October 21, 2014

Six Confounding Bits of Misinformation

Welcome to the Coach’s Corner! This issue’s column is for those of you who have goals of commercial success with your self-published book. If yours is a “friends and family” project, you might find some of this helpful, too.

To be successful your book has to be exceptional. With the explosive expansion of self publishing options, it’s easier than ever to publish anything and fail miserably with it. And, with the growing number of so-called “self publishing companies” and writers who use them, there is misinformation that we hear with increasing frequency.

There will always be sales folks who play hard and fast with publishing conventions. If they tell you what you want to hear, it’s much easier to get more of your money. Some of these assertions are downright foolish. Some of them can result in a wholly impotent book. Here are six of the most confounding statements inquiring authors share.

“Editorial” is not as important as it once was. An exceptional book will be editorially superior. This is rarely something that can be achieved by oneself. Editing is a profession for a reason; it’s a very complicated and rule-based discipline. Before you can experiment with some radical, rebellious style that you’re sure will win over reviewers and readers alike, you must be proficient with the basics. The Chicago Manual of Style is the publishing standard for most fiction and nonfiction books that are to be marketed to niches within the general public. Other style guides might be more appropriate for other kinds of publication, such as academic textbooks. A professional editor can advise you as to the most appropriate style guide for your book.

Who needs Design? Your words will win readers over! The front cover still makes the first impression. The back cover’s text provides the second impression. You have seconds to catch someone’s eye and cause them to read that book description before … “Ooh! Shiny!” … POOF! They’re gone. If they open the book and find pages that look like a word processing document, it’s over before it’s begun. A haphazard interior design will be harder on the eyes with every passing page.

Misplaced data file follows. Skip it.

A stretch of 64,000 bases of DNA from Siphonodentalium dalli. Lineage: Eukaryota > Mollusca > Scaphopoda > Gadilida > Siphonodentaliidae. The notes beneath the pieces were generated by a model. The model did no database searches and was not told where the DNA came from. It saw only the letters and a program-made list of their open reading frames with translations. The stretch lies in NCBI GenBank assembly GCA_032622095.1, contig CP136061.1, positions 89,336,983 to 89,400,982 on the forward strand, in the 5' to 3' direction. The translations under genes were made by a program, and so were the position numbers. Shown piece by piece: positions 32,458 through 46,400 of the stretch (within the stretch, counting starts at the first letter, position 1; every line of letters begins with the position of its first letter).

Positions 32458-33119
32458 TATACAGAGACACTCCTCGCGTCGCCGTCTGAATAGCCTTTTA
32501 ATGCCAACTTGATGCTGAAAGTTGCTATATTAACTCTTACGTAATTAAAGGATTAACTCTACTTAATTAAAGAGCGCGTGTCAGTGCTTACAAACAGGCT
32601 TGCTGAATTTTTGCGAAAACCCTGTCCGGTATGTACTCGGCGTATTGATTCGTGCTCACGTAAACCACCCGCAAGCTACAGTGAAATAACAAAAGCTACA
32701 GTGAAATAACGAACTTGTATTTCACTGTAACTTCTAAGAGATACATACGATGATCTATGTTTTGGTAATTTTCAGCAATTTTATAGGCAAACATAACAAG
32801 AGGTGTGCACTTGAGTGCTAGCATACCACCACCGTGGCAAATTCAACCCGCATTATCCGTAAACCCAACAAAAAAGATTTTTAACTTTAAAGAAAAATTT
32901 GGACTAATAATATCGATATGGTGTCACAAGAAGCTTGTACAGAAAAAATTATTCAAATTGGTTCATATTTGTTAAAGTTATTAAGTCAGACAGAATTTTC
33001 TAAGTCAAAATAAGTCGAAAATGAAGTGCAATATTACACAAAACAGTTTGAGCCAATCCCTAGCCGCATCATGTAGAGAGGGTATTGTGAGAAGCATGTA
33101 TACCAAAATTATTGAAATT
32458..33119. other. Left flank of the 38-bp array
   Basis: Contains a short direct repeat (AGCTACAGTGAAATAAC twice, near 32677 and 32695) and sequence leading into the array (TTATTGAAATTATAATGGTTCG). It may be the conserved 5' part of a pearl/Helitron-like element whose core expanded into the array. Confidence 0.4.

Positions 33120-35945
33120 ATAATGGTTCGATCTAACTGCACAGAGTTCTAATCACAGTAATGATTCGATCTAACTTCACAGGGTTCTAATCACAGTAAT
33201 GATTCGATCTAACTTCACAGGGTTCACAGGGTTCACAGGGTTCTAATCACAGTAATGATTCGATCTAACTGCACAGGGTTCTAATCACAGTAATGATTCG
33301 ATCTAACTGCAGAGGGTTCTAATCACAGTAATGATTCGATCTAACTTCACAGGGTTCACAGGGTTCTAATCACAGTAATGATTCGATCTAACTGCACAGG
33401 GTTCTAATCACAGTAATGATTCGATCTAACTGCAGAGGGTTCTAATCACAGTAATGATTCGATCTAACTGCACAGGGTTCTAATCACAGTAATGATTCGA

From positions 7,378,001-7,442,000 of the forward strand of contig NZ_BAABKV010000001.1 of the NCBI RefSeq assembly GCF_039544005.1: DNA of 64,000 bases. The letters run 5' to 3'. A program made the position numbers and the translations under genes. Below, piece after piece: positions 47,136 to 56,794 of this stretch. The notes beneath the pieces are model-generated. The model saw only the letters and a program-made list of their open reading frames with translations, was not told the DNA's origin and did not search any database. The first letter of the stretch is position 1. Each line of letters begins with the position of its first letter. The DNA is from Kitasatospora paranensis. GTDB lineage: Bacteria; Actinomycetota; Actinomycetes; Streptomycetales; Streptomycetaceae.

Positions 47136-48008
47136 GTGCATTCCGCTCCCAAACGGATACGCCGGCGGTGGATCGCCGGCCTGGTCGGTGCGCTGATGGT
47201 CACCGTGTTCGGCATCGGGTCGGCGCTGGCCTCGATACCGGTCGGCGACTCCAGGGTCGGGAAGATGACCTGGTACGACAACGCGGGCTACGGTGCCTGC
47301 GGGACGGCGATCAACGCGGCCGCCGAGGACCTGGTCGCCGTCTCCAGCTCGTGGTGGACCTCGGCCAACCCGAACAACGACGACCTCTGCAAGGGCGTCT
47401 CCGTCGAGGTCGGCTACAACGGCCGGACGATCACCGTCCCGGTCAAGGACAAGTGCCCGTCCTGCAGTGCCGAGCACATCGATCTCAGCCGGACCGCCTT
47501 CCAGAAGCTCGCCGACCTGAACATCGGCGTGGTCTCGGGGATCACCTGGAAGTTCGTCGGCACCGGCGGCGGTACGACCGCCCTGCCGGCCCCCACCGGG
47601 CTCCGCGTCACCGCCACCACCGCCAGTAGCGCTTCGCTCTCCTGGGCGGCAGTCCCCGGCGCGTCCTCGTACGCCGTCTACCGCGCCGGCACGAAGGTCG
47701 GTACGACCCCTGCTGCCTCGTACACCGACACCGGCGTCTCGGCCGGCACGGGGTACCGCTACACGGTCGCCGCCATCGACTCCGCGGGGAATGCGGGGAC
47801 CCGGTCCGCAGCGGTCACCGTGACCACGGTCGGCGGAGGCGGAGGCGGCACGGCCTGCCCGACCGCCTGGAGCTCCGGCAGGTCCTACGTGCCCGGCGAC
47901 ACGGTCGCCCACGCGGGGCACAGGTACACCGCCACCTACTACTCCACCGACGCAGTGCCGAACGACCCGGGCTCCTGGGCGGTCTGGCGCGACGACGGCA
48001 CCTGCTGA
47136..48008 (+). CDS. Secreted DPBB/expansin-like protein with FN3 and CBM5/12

It’s got to be flashy and embossed and foiled with gilded pages to compete. Despite what you might have read in the Times a couple weeks ago, glitz is for heirloom, special editions that fans, aficionados, and collectors will appreciate on their shelves for decades. Because most of your book sales will occur without your customer seeing your book live, your book probably doesn’t need costly bells and whistles. They cost a lot, too. For the majority of readers who will still curl up with a book this winter season, those who savor the weight of a book and the feel of its pages, will value any quality product that’s properly edited, is nicely designed, sturdy in the hand … and doesn’t glow. Which brings us to …

E-Books. It’s all about the e-books. One of the best things about any printed book is that it’s tangible. Revenue from printed books still makes up the vast majority of traditional book sales.

The push-back on e-books has already begun. Traditionally-published books and their e-book counterparts still go through rigorous editorial and design processes before anything’s printed or posted. (See “Editorial” above.) E-Publishing might just be the get-rich-quick scheme of the decade. Obviously, every 99¢ e-book listed with Amazon can’t be a winning lottery ticket. Pubflushing remains rampant and P.T. Barnum’s disciples are betting customers won’t grouse too much about their 99¢ e-book purchase that wasn’t worth the virtual paper it wasn’t printed on. Caveat emptor (“may the buyer beware”) has never been more important. An abysmal printed edition will yield an equally disappointing e-book.

What marketing? If you publish, they will come! Anyone who’s run a business knows that marketing is vital to their success. If you’re not outreaching to your readers, they’re not going to find you. Marketing is one of the ongoing steps to ramping up your success. If you have an exceptional book, you can benefit from positive word of mouth, too.

Positive word of mouth doesn’t matter. This is wrong is so many ways. Positive word of mouth has never been more important. Think of the products you buy and services you hire—restaurants, babysitters, movies, lawn care, and anything you’re buying for the first time. In most cases, referrals and recommendations probably play an important part in your buying decisions. Every element of your book product affects whether or not your first customers will introduce it to the next. In the current economic climate and with the glut of book products that you’ll compete with out there, making your book an exceptional product is the best way to help it rise above the poorly printed flotsam and digital jetsam that clutters the market.

The bright side and good news is simply this: if you’ve committed to publish an exceptional book, you’ll be better equipped than 99 percent or so of those who buy into the false statements above. You can have a significant advantage over your competition in the marketplace. Be exceptional. Publish exceptional books.

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